Nothing… and everything. Personally, I’m not a fan of talking points. At least not when every question elicits an answer from a narrowly predefined set of them. The speaker ends up looking evasive and robotic, and does not connect with viewers. “But we’ve carefully crafted our message and need to stick to it” you say. Stick to the spirit of your message, not the actual words. There’s no point making an interview style video if the interviewee is not going to act human on-camera.
When done right, interviews and testimonials are excellent marketing tools. After all, people generally trust each other more than they trust a corporation. So… How do you make a great interview or testimonial video? You really only need two things.
First. Find the best candidate(s) to interview on-camera and pre-interview them for the following:
- Find people that are passionate first and foremost. Their enthusiasm will come across on camera.
- Make sure they have a good success story to tell.
- They need to be willing to be on-camera, it’s ok if they need a little encouragement, but if you have to twist their arm they will not make a good interview.
- Get 2-3 more interviews than you think you need so you have enough good content to work with in post.
- Depending on your product/service it’s good to show a well-balanced cross section of employees of all levels – not just execs.
- Having a diversity of age, gender, and ethnicity is also a good idea. If you only have men in the video it won’t resonate with women as well.
Second. Once you’ve selected the interviewees and they show up for the interview… make them comfortable. I can’t emphasize this enough. All emotion comes across on camera, that’s why film and video is so powerful. Nervousness will not advance your cause.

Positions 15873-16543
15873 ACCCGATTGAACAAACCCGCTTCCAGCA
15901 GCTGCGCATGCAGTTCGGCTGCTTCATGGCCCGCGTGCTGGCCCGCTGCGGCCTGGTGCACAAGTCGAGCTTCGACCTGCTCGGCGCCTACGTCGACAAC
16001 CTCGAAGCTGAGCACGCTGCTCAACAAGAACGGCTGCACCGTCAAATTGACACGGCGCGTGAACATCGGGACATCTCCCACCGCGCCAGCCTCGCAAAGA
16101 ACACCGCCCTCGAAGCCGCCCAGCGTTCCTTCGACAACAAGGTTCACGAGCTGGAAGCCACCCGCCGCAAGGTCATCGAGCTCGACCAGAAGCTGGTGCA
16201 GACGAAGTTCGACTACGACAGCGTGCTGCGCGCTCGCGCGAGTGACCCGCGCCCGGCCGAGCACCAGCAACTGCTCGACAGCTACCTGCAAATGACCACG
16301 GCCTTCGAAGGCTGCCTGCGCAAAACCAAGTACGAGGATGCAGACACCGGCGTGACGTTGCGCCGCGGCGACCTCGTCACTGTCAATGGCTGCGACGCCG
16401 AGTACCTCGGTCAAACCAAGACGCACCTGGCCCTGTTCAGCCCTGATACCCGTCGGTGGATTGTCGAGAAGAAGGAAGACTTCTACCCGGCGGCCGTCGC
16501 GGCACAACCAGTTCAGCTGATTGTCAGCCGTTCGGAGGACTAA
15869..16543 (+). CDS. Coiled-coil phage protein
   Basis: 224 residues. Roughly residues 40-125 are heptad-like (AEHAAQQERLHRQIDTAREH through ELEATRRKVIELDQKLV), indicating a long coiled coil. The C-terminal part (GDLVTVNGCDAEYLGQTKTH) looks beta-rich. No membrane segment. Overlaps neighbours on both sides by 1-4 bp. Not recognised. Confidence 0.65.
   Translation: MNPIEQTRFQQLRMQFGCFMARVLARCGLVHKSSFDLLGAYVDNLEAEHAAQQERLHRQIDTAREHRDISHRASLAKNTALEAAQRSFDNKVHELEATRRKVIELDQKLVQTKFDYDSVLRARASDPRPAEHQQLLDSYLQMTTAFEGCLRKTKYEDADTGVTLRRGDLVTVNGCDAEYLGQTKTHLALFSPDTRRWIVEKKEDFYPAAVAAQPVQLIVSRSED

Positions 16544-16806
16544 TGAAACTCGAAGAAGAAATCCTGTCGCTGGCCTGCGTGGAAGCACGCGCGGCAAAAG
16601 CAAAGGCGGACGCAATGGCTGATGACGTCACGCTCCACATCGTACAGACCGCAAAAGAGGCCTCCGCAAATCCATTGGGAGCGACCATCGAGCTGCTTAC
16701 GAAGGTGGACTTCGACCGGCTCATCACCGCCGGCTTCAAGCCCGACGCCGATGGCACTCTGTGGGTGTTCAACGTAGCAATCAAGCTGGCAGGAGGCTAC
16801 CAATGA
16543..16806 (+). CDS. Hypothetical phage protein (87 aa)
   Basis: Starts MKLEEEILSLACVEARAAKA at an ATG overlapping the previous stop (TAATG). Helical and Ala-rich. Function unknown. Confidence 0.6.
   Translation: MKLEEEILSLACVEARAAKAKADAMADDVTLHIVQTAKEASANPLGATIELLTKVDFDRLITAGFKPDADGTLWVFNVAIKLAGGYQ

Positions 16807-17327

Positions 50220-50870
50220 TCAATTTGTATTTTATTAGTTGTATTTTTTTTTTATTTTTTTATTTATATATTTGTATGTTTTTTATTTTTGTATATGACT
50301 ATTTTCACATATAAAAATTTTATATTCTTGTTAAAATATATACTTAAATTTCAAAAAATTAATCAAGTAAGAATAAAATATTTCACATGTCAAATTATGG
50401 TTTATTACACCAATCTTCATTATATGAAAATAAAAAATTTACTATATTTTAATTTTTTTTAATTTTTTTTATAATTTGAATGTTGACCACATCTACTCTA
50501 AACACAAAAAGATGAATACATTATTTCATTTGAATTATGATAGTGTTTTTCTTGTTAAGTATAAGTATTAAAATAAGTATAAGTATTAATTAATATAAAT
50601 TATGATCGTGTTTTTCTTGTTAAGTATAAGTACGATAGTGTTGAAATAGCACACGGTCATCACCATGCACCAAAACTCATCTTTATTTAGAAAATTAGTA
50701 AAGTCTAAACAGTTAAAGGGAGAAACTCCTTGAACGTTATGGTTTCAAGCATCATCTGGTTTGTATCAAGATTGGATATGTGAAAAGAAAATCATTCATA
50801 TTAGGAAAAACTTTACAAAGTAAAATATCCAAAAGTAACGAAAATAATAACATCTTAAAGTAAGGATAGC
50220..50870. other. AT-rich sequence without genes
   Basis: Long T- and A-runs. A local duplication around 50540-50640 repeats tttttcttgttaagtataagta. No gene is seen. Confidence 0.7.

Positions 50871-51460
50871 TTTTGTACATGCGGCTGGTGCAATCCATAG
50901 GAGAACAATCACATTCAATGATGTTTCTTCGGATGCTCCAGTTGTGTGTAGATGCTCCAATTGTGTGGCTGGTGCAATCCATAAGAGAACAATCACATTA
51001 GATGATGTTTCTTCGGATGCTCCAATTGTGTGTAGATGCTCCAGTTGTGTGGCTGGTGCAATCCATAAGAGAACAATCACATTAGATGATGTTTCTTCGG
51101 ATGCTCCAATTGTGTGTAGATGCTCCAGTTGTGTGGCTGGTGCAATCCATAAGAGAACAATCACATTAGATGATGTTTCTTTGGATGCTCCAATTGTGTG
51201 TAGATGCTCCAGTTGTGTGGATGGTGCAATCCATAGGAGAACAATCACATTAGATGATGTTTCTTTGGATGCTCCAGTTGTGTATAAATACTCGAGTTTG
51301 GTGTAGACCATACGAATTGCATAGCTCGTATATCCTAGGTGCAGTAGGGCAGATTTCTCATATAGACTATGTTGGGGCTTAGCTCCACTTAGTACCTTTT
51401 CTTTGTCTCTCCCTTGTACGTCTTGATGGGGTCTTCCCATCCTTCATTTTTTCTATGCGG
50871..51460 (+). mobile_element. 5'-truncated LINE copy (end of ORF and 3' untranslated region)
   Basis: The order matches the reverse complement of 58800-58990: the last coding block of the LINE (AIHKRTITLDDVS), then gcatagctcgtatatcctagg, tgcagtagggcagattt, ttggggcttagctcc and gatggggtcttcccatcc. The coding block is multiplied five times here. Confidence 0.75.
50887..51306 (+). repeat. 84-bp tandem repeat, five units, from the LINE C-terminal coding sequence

- Hire the right producer/director that knows how to quickly build a rapport with the interviewee and set them at ease.
- Don’t give them talking points! Just craft the questions to elicit the type of content you want and deal with it in editing. Remember, you already carefully selected the interviewees, so you’re covered.
- Don’t have their boss in the room, they won't feel at liberty to say what they really think. Not that they’re likely to say anything negative (which you’d cut anyway). It’s about keeping them relaxed and talking like a real human being.
- Set aside enough time in their schedule in advance, so they’re not rushed.
- Do it in a setting that's both appropriate for their role in the company but as free from noise and distractions as possible.
- Have them dress in clothing they feel comfortable in. They shouldn’t wear a suit and tie if they don't normally.
- Keep the set small, the less people in the room the better.